Girish Agarwal, Ph.D., professor in the Department of Biological and Agricultural Engineering at Texas A&M University, has been selected by Optica members as the 2022 recipient of the Charles Hard Townes Medal.
Optica, founded in 1916, is a leading society in optics and photonics.
Agarwal will receive the Charles Hard Townes Medal at Optica’s annual conference in October.
“I am honored and humbled to receive this award,” he said. “It is a matter of great pride for me to be named a Charles Townes Medal recipient.”
Contributions worthy of a Townes Medal
The medal honors Charles Hard Townes, whose pioneering contributions to lasers and masers led to the development of the field of quantum electronics and won him the Nobel Prize in Physics in 1964. Charles Townes’s students and colleagues as well as Bell Laboratories, Hewlett-Packard and The Perkin Fund endowed the Townes Medal.
Agarwal is being honored for discoveries in theoretical quantum optics, especially vacuum induced coherences, photon added coherent states, non-classical cat states for qubits via engineered many body interactions, and transparency in optomechanical systems. This theoretical work has translated into advances in microscopy and quantum spectroscopy, which are allowing scientists to look deeper into the fundamentals of matter and energy.
His work in quantum physics has been supported by the National Science Foundation, the Air Force Office of Scientific Research and the Welch Foundation. Within the Department of Biological and Agricultural Engineering, Agarwal has been focusing on biophotonics and imaging and sensing tools related to the field.
Using physics techniques for biology-related problems
Biophotonics is the study of optical processes in naturally occurring biological systems and in bioengineered materials. Using quantum spectroscopy and laser technology, scientists in the Texas A&M Center for Biophotonics can probe the vibrational states of molecules to generate specific spectral signatures that can be used to rapidly and reliably assess plant composition, the presence of food-borne pathogens, the presence of pests in crop fields and more, according to the center.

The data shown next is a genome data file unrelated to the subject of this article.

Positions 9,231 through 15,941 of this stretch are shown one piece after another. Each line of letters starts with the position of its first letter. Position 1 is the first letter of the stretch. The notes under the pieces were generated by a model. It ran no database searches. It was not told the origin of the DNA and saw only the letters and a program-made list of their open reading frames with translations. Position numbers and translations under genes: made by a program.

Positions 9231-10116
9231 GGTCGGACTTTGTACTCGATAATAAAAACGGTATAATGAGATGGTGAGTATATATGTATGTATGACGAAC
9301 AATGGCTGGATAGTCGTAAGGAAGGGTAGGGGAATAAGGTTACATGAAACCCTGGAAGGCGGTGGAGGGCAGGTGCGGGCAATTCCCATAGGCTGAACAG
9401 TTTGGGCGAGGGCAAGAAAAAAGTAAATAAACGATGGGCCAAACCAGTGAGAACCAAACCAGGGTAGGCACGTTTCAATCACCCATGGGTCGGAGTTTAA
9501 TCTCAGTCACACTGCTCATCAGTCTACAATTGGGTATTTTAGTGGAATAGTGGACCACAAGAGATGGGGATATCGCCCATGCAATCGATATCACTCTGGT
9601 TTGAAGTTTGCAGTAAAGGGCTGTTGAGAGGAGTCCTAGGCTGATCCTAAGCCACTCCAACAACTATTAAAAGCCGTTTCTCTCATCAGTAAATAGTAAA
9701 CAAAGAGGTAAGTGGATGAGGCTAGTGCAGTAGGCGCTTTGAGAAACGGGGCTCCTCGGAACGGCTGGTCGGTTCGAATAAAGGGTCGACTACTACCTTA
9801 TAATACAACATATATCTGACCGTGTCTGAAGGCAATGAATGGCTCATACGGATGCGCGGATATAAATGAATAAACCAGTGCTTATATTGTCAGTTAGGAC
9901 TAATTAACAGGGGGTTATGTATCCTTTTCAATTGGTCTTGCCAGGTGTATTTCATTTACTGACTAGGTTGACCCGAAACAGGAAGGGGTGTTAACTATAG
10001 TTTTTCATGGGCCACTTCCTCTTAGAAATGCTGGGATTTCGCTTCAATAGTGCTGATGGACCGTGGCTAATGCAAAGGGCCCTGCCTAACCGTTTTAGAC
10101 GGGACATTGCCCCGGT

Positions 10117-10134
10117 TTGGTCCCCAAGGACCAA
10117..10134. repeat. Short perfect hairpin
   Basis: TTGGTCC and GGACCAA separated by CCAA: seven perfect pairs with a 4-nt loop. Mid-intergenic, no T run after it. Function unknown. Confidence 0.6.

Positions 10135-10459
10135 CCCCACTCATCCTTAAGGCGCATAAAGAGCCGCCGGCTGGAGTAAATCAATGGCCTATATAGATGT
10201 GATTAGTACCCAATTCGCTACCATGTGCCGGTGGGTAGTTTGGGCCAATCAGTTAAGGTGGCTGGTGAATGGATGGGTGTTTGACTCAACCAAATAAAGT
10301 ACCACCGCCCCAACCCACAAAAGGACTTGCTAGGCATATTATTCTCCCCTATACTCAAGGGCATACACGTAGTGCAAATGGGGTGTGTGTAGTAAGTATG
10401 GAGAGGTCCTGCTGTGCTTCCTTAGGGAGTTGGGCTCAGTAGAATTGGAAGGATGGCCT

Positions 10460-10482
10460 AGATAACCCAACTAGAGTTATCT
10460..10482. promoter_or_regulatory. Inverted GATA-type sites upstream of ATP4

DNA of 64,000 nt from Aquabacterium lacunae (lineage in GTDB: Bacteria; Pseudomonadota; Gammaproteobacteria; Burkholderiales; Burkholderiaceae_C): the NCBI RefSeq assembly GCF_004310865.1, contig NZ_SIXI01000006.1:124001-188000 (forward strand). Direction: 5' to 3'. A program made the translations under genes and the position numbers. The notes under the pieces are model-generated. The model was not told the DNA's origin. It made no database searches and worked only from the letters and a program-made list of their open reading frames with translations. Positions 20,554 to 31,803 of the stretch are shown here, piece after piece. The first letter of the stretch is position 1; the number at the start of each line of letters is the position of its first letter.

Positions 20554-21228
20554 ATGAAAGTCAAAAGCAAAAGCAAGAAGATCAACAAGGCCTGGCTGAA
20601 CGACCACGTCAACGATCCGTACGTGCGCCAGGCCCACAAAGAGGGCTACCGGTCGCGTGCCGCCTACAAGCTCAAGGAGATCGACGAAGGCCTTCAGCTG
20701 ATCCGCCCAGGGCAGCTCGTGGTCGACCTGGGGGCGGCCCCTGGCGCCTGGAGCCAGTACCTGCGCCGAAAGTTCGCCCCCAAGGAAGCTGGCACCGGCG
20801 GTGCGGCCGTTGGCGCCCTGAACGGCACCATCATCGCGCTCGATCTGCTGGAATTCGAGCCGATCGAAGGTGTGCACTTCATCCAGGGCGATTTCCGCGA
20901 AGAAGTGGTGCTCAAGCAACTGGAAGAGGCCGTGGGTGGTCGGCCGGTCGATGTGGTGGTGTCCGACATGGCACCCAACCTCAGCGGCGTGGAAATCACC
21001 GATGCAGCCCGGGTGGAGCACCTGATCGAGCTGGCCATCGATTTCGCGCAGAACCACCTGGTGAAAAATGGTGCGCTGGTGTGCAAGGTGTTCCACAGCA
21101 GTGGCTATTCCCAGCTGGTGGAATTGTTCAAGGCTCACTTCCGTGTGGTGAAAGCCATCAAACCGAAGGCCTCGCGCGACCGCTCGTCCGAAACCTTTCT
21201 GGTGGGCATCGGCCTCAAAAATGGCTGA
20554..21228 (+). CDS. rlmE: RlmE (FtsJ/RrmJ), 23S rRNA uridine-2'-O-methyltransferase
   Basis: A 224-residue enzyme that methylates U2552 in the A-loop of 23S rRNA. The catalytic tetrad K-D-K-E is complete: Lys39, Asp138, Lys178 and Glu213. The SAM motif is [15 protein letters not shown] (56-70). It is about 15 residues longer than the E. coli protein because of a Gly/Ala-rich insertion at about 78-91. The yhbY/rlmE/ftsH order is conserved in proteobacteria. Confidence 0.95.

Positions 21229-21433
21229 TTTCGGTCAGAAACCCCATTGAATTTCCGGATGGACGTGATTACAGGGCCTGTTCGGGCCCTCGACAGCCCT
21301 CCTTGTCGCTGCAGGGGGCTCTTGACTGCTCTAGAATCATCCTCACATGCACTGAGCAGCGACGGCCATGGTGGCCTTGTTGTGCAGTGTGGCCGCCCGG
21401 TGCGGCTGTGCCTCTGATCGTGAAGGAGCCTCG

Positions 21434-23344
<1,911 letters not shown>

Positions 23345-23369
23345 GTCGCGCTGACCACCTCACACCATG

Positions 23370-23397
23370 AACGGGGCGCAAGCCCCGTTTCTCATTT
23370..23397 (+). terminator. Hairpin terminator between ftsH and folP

“We are applying physics-related techniques to address biologically related problems,” Agarwal said. “We are working on application of quantum tools that will provide better sensing and emitting capabilities that can address a wide range of applications. The idea is to reach scales that were impossible to reach.”
How can a cat be both dead and alive?
In the 1930s, physicist Erwin Schrödinger, one of the developers of quantum mechanics, discovered that quantum mechanics hypothetically allows a cat to be simultaneously dead and alive, an idea completely contrary to everyday experience. This led to extensive discussions among the founding fathers of quantum mechanics, especially Albert Einstein.
This strange property remained a paradox for many decades until the 1990s, when Nobel laureates David Wineland and Serge Haroche started realizing such paradoxical states, albeit with systems much smaller than a cat. In 1997, Agarwal proposed how to experimentally prepare “Schrodinger cat” states for objects. Such states are now extensively used by the quantum computing community.
Agarwal’s ideas were successfully implemented in a paper published in Science in 2019.
How can light be both a wave and a particle?
After the development of quantum mechanics in the 1920s, experiments on light still relied on the theory that light behaved like waves. Neils Bohr, a prominent physicist, introduced the idea of wave particle duality. The theory posited that for some experiments, light behaves like a wave while for others, it behaves like a particle.
The wave-particle duality of light led to great debate among the founding fathers of quantum mechanics. In the 1990s, physicists started attempting to quantify the concept. Agarwal’s recent theoretical work in focused on a complete quantitative formulation of the wave particle duality.
How to understand the border between classical and quantum physics?
In 1963, few years after the first working laser was introduced, Nobel Laureate Roy Glauber introduced how the radiation from laser could be characterized in terms of its physical properties, and he introduced the very popular concept of coherent states. Agarwal discovered photon added coherent states in 1991. These new states enable one to understand the border between classical and quantum descriptions. Such states were realized by experimentalists in 2004.
Agarwal’s current focus is on using the tools of quantum mechanics for developing better sensing, imaging, spectroscopy and microscopy capabilities with applications in bioimaging. In collaboration with Vladislav Yakovlev, Ph.D., professor in the Department of Biomedical Engineering in the College of Engineering, he has been looking at the imaging of cancer cells using quantum tools.
“These advancements take time. Presenting a theory and having it confirmed and widely recognized sometimes takes decades,” Agarwal said. “Being a part of breakthroughs in the field has been the goal throughout my career.”